The forces exerted by a rider on a horse have a direct influence on the mechanical load experienced by the horse and consequently on its motion pattern. The aim of this thesis is to explore the biomechanical interaction between rider, saddle and horse in order to get insight in the loading of the horse and to identify potential opportunities to reduce load-related injuries.
The influence of man on the horse is mediated trough tack, which functions as an interface between the horse and the human being(s) using it. The tack is often connected to both horse and rider and is therefore well-positioned to incorporate measuring devices that can record the forces between horse and rider.
So-called saddle-pressure measuring devices have been used to evaluate saddle-fit and could also be a useful tool to study the interaction between horse and rider. However, not much was known thus far about the validity, reliability and usability of these devices for this purpose. Therefore, the first studies in this thesis focussed on this topic. The FSA system was only reliable in highly standardised circumstances. The Pliance system provided reliable and repeatable results and can be used indeed to study the interaction between horse and rider. In this thesis it was used to evaluate the effect of rider position on the force distribution beneath the saddle and to study the signals given by the rider to the horse performing lateral movements in dressage.
One of the important physical properties of the rider that influences the horse is the rider’s weight. The effect of tack and weight on the movements of the horse was therefore studied. The introduction of a mass with considerable weight on the horse’s back induced an overall extension that might contribute to back injuries.
During trot, the rider can either rise from the saddle during every stride (rising trot), or remain seated (sitting trot). The back movement during rising trot showed characteristics of both sitting trot and the unloaded condition, with a higher degree of extension during the sitting phase and less extension in the standing phase. In the standing phase peak force on the stirrups is higher, but the overall vertical peak force on the back of the horse is less. This supports the general assumption that rising trot is less demanding for the horse than sitting trot.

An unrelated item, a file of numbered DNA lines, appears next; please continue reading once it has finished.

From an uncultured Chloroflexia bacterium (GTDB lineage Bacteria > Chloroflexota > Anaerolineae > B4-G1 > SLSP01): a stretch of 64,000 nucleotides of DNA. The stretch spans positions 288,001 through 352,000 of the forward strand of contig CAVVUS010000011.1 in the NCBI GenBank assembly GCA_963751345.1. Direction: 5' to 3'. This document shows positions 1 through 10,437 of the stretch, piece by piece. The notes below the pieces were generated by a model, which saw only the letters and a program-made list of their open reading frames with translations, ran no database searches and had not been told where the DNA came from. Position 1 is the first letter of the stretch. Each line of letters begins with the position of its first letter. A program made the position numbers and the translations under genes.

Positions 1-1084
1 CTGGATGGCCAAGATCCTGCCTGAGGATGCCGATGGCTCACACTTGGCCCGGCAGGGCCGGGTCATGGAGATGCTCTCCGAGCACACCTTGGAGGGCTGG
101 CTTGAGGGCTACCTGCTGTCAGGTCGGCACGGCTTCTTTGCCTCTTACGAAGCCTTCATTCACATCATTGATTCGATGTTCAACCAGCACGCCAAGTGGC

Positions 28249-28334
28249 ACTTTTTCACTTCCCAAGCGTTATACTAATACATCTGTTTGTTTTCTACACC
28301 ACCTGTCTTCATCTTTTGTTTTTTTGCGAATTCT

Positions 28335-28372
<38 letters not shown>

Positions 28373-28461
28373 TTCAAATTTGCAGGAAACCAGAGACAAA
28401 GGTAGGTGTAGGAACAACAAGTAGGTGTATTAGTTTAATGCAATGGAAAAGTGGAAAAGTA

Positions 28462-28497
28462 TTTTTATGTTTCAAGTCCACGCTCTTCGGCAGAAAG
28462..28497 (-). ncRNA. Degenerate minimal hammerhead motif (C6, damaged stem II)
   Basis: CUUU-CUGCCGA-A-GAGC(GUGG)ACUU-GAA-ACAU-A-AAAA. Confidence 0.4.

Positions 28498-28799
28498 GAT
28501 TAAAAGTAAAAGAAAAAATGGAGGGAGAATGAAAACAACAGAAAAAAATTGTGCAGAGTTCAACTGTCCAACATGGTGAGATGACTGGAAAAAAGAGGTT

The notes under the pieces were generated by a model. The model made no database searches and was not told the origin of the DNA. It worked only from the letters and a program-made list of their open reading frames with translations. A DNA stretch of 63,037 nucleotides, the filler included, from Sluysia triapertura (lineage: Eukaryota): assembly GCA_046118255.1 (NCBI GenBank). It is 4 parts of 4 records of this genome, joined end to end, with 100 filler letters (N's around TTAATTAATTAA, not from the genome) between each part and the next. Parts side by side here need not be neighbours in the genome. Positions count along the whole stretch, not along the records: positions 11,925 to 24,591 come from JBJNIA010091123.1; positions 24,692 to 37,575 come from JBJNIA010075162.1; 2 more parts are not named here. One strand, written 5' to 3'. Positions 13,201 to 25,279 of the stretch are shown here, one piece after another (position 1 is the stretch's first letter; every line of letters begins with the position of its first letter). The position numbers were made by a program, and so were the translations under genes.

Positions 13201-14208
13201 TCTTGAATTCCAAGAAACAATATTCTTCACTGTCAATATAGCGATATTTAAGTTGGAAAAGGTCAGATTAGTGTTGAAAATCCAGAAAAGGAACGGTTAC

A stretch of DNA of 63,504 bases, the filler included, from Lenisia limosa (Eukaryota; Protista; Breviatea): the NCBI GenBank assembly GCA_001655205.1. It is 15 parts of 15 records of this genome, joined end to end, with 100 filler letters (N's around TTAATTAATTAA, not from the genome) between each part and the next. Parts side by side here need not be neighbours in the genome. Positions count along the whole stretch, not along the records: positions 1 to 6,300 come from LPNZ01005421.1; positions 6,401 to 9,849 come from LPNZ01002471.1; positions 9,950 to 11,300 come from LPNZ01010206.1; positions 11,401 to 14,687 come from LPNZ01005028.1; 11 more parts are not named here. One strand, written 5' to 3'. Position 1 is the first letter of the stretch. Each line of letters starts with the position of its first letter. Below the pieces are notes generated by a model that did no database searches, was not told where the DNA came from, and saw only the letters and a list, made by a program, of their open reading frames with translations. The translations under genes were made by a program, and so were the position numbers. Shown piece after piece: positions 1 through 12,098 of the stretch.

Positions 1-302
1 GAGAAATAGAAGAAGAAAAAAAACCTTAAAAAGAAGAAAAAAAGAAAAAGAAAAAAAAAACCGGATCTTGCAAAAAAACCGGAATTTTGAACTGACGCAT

Three spring-(damper-)mass models were constructed to evaluate the biomechanical requirements the rider has to comply with during sitting trot, when using the modern riding technique adopted by jockeys during racing, and in rising trot. The models demonstrate which combinations of rider mass, spring stiffness and damping coefficient will result in these riding modes. Optimization to minimize the peak force of the rider and to minimize the work of the horse resulted in an “extreme” modern jockey technique, which is not adopted by actual riders. The incorporation of an active spring system for the leg of the rider, was needed to simulate the rising trot.
The general discussion argues that the simultaneous use of a variety of approaches is required to further our understanding of the interaction between horse and rider. A combination of experimental research, which makes use of cutting-edge techniques to measure kinematics of horse and rider, forces acting between horse and rider and between horse and environment, and muscle activation patterns of both horse and rider, with mathematical modelling is the way forward. This combined approach could answer questions concerning the external and internal biomechanical loading of horse and rider of several horse riding and training techniques. Techniques that minimize risk of injury of both horse and rider could possibly be identified, reducing welfare problems of the equine athlete.